Bevan, A. K., Hutchinson, K. R., Foust, K. D., Braun, L., McGovern, V. L., Schmelzer, L., et al. (2010). Early heart failure in the SMNDelta7 model of spinal muscular atrophy and correction by postnatal scAAV9-SMN delivery. Hum. Mol. Genet. 19, 3895–3905. doi: 10.1093/hmg/ddq300
Biondi, O., Branchu, J., Ben Salah, A., Houdebine, L., Bertin, L., Chali, F., et al. (2015). IGF-1R reduction triggers neuroprotective signaling pathways in spinal muscular atrophy mice. J. Neurosci. 35, 12063–12079. doi: 10.1523/JNEUROSCI.0608-15.2015
Biondi, O., Branchu, J., Sanchez, G., Lancelin, C., Deforges, S., Lopes, P., et al. (2010). In vivo NMDA receptor activation accelerates motor unit maturation, protects spinal motor neurons, and enhances SMN2 gene expression in severe spinal muscular atrophy mice. J. Neurosci. 30, 11288–11299. doi: 10.1523/JNEUROSCI.1764-10.2010
Boido, M., De Amicis, E., Valsecchi, V., Trevisan, M., Ala, U., Ruegg, M. A., et al. (2018). Increasing agrin function antagonizes muscle atrophy and motor impairment in spinal muscular atrophy. Front. Cell. Neurosci. 12:17. doi: 10.3389/fncel.2018.00017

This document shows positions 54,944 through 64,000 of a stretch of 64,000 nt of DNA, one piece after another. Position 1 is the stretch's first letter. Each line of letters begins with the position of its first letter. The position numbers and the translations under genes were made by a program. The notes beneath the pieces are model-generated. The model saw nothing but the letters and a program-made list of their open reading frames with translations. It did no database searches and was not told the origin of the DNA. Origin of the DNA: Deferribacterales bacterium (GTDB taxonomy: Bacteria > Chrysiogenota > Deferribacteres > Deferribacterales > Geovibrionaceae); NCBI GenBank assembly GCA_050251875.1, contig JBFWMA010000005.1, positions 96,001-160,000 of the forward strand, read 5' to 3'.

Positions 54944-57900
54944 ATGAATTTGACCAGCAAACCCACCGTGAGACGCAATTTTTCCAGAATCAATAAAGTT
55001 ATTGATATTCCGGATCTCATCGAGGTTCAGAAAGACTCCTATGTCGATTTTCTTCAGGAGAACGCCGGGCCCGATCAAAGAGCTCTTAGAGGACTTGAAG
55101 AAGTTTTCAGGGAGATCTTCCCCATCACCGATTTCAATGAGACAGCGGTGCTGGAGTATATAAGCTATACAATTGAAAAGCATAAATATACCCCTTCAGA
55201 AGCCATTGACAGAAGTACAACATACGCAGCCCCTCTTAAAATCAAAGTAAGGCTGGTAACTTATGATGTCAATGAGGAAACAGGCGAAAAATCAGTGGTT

Bonny, C., Oberson, A., Negri, S., Sauser, C., and Schorderet, D. F. (2001). Cell-permeable peptide inhibitors of JNK: novel blockers of β-cell death. Diabetes 50, 77–82. doi: 10.2337/diabetes.50.1.77
Borsello, T., Clarke, P. G., Hirt, L., Vercelli, A., Repici, M., Schorderet, D. F., et al. (2003a). A peptide inhibitor of c-Jun N-terminal kinase protects against excitotoxicity and cerebral ischemia. Nat. Med. 9, 1180–1186. doi: 10.1038/nm911
Borsello, T., Croquelois, K., Hornung, J. P., and Clarke, P. G. (2003b). N-methyl-d-aspartate-triggered neuronal death in organotypic hippocampal cultures is endocytic, autophagic and mediated by the c-Jun N-terminal kinase pathway. Eur. J. Neurosci. 18, 473–485. doi: 10.1046/j.1460-9568.2003.02757.x